Amanda Deutch’s chapbook Bodega Night Pigeon Riot (above/ground press, 2020) takes the reader on a journey many urbanites know all too well from riding public transit. Deutch utilizes the haiku form to create a continuous poetic stream of consciousness from cover to cover via the experience of riding the subway in New York City.
Like riding in the car, riding the subway is a moment where many people wrestle with their thoughts. Sometimes these thoughts are a diagnosis of the self, other times they are external, a commentary on the troubles of the world around us. Examples of this in Bodega Night Pigeon Riot are the acknowledgement of a former mosque becoming a nail salon, or how New York is a city that makes or breaks all who dare to take a bite out of ‘The Big Apple.’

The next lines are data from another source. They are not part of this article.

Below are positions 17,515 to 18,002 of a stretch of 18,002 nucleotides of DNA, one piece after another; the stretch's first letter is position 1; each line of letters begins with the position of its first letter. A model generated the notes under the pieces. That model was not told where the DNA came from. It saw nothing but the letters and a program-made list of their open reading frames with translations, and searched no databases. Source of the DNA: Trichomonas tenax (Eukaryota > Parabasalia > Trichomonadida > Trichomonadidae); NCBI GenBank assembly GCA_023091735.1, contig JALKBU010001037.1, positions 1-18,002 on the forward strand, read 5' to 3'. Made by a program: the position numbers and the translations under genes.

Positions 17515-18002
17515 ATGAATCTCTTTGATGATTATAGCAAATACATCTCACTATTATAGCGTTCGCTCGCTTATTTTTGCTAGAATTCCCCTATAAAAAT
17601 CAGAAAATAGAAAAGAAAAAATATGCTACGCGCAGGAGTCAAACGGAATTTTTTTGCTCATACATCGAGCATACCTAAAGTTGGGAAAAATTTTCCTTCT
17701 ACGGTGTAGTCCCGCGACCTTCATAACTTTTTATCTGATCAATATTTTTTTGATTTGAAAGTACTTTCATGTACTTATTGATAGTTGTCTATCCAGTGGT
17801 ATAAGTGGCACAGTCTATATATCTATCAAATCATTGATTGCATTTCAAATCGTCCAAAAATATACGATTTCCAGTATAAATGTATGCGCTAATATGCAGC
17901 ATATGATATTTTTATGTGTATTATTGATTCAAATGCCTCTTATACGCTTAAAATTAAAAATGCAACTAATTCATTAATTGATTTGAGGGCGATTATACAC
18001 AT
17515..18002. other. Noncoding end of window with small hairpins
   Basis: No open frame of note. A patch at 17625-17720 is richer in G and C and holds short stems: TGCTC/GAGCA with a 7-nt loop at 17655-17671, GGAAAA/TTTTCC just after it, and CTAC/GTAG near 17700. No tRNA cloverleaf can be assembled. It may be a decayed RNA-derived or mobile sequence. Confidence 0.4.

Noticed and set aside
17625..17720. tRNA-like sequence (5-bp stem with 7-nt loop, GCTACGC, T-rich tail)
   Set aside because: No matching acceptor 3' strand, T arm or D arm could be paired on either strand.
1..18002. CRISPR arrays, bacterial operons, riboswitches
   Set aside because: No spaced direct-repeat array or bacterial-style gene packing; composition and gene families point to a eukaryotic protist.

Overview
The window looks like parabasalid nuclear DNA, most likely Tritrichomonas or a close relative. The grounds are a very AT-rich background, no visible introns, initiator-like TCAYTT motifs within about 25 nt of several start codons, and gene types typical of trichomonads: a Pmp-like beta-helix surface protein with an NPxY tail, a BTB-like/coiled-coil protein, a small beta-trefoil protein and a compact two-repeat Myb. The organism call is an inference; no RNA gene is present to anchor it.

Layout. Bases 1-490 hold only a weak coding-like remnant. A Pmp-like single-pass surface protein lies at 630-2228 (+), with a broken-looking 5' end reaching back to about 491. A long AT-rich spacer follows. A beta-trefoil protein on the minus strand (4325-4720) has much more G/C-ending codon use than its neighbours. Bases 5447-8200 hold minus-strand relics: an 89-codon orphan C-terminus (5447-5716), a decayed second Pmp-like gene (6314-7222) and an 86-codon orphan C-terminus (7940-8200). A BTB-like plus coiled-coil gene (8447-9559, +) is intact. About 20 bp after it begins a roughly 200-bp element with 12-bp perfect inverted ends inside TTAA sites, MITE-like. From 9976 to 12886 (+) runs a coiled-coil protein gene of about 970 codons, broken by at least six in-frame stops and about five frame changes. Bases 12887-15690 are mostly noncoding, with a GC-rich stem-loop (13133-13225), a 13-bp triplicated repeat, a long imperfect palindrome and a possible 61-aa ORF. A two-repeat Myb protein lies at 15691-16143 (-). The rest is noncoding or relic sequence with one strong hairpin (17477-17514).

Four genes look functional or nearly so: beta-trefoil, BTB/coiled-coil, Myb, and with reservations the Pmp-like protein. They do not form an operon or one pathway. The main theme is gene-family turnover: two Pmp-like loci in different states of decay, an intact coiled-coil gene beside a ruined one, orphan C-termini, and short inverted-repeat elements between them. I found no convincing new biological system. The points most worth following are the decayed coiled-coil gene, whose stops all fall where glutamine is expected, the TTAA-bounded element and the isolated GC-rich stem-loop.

Deutch portrays this with lines like “the city that makes diamonds or glass out of us all.”
These haikus and sometimes micro poems weave together a larger narrative filled with self-discovery and political commentary. I recommend this to city transplants, east coasters, and lovers of shorter poems that connect into a larger story.